It’ll be a real feather in the cap for justice in America when a lawyer for the city of Orono hauls a 74-year old woman into court to face charges of violating a law over a dock she rents on her Lake Minnetonka property.
The Star Tribune says Nancy Edwards lives off Social Security and a reverse mortgage but the law is the law in Orono and she faces up to 90 days in jail and a $1,000 fine for renting her dock and a room in her home.
“Over the course of my career, I’ve seen how when cities get into disputes with elderly or vulnerable residents, it doesn’t always go well simply because they can’t marshal the resources,” said lawyer Erick Kaardal, who’s representing her at no charge.
It’s a bad look for Orono, and also the unnamed person at a local marina to whom Edwards apparently casually mentioned she’s renting out her dock. That person blew the whistle on the miscreant.
Edwards’ case highlights a reality of municipal law. It is black and white with no room for common sense depending on circumstance. Civil order would collapse otherwise.
“To blanket apply this to everyone in a way that you can’t even have one boat on your dock if it’s not yours just isn’t right,” Edwards tells the Strib.
She worries about what will happen if she loses the rental income and has to sell her 160-year-old cottage.
“My end goal is to go on living my life the way I have been,” Edwards said. “If I have to leave over this, it’ll kill me.”
“Next year it could be two boats,” one commenter notes, coming down hard on the side of a city that sees the big picture and the chaos that threatens to wash up onshore. “Where does it end?”
Edwards also responded in the comments section:
This is the only time I’ll respond. I’ve had 45 Christmases here. My father hand crafted every inch of the interior. Orono disallows anyone from docking here unless the homeowner has title to the boat, a very arduous process of selling it, then paying hundreds in sales taxes to buy it back. My own kids couldn’t dock at my empty dock because I don’t hold the title.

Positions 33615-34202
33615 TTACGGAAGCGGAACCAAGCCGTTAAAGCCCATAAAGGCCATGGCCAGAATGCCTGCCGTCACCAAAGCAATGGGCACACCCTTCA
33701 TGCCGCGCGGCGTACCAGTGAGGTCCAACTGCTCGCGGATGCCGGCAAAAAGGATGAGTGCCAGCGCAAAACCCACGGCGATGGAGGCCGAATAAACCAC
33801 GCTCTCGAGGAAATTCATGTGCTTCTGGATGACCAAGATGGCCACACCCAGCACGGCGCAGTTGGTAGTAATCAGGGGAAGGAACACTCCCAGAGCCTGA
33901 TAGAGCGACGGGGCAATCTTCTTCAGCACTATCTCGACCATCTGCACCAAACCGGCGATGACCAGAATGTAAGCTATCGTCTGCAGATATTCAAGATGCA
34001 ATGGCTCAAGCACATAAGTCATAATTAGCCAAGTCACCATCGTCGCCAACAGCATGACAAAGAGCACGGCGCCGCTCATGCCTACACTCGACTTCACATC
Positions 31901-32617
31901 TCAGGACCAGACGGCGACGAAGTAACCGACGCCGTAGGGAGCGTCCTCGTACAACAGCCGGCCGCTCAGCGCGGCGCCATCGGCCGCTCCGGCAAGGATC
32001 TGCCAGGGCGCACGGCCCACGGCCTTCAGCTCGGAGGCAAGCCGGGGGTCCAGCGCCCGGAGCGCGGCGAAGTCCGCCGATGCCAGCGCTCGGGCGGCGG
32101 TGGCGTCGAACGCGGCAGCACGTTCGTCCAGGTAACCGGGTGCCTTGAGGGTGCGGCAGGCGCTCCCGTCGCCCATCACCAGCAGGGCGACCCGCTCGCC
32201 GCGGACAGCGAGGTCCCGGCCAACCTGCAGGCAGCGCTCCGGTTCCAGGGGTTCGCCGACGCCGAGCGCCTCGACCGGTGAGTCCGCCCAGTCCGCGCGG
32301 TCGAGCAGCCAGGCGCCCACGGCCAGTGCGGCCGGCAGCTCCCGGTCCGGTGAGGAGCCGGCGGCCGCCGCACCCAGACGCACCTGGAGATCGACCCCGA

People who’ve posted that I could “just sell it” have no grasp of what it means to be in the cottage my family’s owned for 65 years. As to “following the rules”, they are arbitrary. I have no parties. I serve no alcohol. My neighbors have never complained. It’s just one boat on one dock.
I made the mistake of dropping into a nearby marina to ask what they charge for a slip; it’s twice what I have. They asked me my address, and I foolishly gave it to them. The city’s notice of a complaint followed soon after. This marina is monopolizing the lake, so reporting me was nothing but a flea on an elephant. Mean-spirited, they just sought to pick one off. I think that they just have picked the wrong flea.
Orono is literally the only city on this lake with this ordinance. At the very least, they should provide a waiver for the elderly or the poor, and who only rent a single dock space. I must just be the only person to challenge this. in an email to the city council, I said that I’d go public with what they’re doing. And now I have regardless of people finding out how little I live on. This is embarrassing for me, but one thing I could never tolerate is injustice.
The city intends to bring her before a judge on Thursday.